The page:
The Internet is…: Globalizing Adolescence & Adolescent Globalization

Posted in 2012 Globalization Column The Gnovis Blog  |  Tagged , , , , , , , , , , ,

This essay shamelessly attempts one of the most common fads of our time: that is, taking the Internet and stuffing it into one singular box with one singular framework and thus one singular effect.  Most probably, that one singular “The Internet is…” conclusion will never emerge.  I justify this cliché attempt because I believe this perspective on the Internet is noteworthy.  I also hope that this scope will one day leave the ivory towers and become tangible for non-academics to apply and see it applied every day.
Overlooking interracial marriages, did you know that “due to migration and differential birthrates, non-Hispanic Whites will account for less than 50% of adolescents in the US by 2040?’” (Larson, 2002)  The changes taking place in adolescence and identity formation today are in direct correlation with the influx of heterogeneous societies.  Whether one is an immigrant adolescent herself/himself or a non-immigrant who lives in this society—who will necessarily come into contact with immigrants on a regular basis—this issue still holds relevance.
Adolesence, “The inescapable developmental task of prepar[ing] themselves for adulthood,” directs the future of any society (Larson, 2002).  Adolescence, however, is no longer a singular “natural” process common to all societies.  “With the onset of the 21st century… [we] observe the emergence of a new, more global and pluralistic view of adolescence, one that sees this life stage as socially constructed as a product, often a byproduct, of larger societal forces” (Larson, 2002).  Two macro-scale global forces important to this phenomenon are the spread of technology and increased population mobility around the world.  In immigrant-receiving countries, e.g. the USA, there exists a “confluence” of various types of adolescences (Larson, 2002, p. 2).  The effects I would like to explore are not only relevant to the immigrant communities who relocate, but they also bear relevance to the non-immigrant or (more) “native” populations in immigrant-receiving countries.  As Larson (2002) aptly points out,  “adolescents … occupy a critical position in shaping whether relations between groups become more harmonious” (2002, p. 11).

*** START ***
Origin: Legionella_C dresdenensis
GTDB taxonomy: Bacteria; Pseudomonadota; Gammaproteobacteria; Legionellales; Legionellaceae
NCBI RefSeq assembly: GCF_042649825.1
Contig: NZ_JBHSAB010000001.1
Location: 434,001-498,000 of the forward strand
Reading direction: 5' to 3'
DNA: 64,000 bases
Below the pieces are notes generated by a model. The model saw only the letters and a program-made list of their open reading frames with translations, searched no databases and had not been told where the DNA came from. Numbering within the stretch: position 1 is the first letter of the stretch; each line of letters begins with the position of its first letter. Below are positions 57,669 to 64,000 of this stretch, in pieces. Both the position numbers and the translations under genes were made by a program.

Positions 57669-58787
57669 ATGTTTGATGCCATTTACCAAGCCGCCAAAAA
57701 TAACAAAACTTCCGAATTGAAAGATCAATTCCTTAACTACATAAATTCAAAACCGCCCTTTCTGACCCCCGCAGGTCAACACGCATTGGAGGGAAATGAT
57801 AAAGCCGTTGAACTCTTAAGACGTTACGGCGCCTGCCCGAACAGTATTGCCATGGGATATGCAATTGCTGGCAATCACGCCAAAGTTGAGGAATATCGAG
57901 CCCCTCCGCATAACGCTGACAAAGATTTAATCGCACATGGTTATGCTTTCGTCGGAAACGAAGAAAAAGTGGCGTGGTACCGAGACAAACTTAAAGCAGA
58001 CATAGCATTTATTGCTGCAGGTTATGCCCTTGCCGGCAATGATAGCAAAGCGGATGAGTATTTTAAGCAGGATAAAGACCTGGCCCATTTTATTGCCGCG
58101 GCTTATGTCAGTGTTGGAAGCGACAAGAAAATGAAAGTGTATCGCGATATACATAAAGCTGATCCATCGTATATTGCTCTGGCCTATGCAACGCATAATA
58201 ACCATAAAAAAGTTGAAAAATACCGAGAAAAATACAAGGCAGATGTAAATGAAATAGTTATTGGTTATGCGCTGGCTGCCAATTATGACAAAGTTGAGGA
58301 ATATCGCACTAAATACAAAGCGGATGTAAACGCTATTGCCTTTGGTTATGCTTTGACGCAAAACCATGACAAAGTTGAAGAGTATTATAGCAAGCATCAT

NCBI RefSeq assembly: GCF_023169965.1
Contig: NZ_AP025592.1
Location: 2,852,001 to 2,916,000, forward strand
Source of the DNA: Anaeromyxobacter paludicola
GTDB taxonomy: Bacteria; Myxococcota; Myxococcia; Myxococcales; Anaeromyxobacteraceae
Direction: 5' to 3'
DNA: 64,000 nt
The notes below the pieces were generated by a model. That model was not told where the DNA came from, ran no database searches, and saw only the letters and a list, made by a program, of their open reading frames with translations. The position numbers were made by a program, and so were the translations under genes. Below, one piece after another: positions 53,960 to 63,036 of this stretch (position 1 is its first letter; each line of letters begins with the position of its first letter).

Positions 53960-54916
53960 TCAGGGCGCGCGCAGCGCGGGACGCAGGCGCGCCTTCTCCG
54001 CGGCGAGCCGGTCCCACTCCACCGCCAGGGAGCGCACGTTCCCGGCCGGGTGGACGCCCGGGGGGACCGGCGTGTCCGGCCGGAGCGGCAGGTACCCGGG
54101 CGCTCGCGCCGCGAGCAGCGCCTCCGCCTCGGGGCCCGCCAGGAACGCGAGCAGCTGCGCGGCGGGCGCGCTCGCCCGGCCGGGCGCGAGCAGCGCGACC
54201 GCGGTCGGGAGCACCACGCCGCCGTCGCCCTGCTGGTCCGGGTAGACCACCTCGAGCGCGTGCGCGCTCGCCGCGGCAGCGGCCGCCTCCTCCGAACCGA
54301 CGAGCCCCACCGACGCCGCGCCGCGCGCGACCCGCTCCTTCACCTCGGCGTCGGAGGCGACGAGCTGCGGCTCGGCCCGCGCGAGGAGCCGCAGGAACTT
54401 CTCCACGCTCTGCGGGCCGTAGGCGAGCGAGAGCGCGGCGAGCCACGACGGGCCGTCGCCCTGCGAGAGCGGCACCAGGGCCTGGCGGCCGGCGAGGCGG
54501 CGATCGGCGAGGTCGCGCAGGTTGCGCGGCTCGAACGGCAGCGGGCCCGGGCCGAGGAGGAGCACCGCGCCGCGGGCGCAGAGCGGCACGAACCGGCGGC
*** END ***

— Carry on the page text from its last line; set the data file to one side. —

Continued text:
An integral notion that develops through adolescence is that of identity.  In the increasingly mobile nature of populations today, adolescents exposed to immigration  in any way experience complex processes for adaptation and development of multi-cultural identities.
Given the decisive role of interpersonal and mass communications in identity construction (Kim in Elias & Lemish, 2009), it is fair to include that the Internet is  a major platform on which this developmental process unfolds.  New technologies, history attests, “do not enter a vacuum; they are adapted into the pre-existing social order… Information and Communication technology is no different.” The Internet, as a resource for preparing for adulthood, and its adolescent-users’ experiences are both “moving targets” in this increasingly fluid demographics of our world today  (Larson, 2002).
As globalization increases the variety of cultures to which we are exposed, forming a cultural identity involves a more complex process whereby we “consciously decide” on our affiliate cultural communities (Jenson, 2003). This process, many scholars attest, is no longer a subconscious development; rather, it is a conscious decision for individuals (Mitra, 1997; Larson, 2002; Elias & Lemish, 2007, 2009).  The Internet, as a forum for empowerment of marginalized communities, serves adolescents and youth quite well.  Adolescents and youth are a marginalized group in society (Larson, 2002)—often ignored, underestimated or limited by social norms.  In this way technology gives a wider arena to youth’s choices for preparing for adulthood.
The Internet is …. [drum rolls please] a significant arena for identity development  For a growing adolescent, the internet is as consequential in forming an adult identity  as all other non-virtual components of society because of the increasing time they spend in it.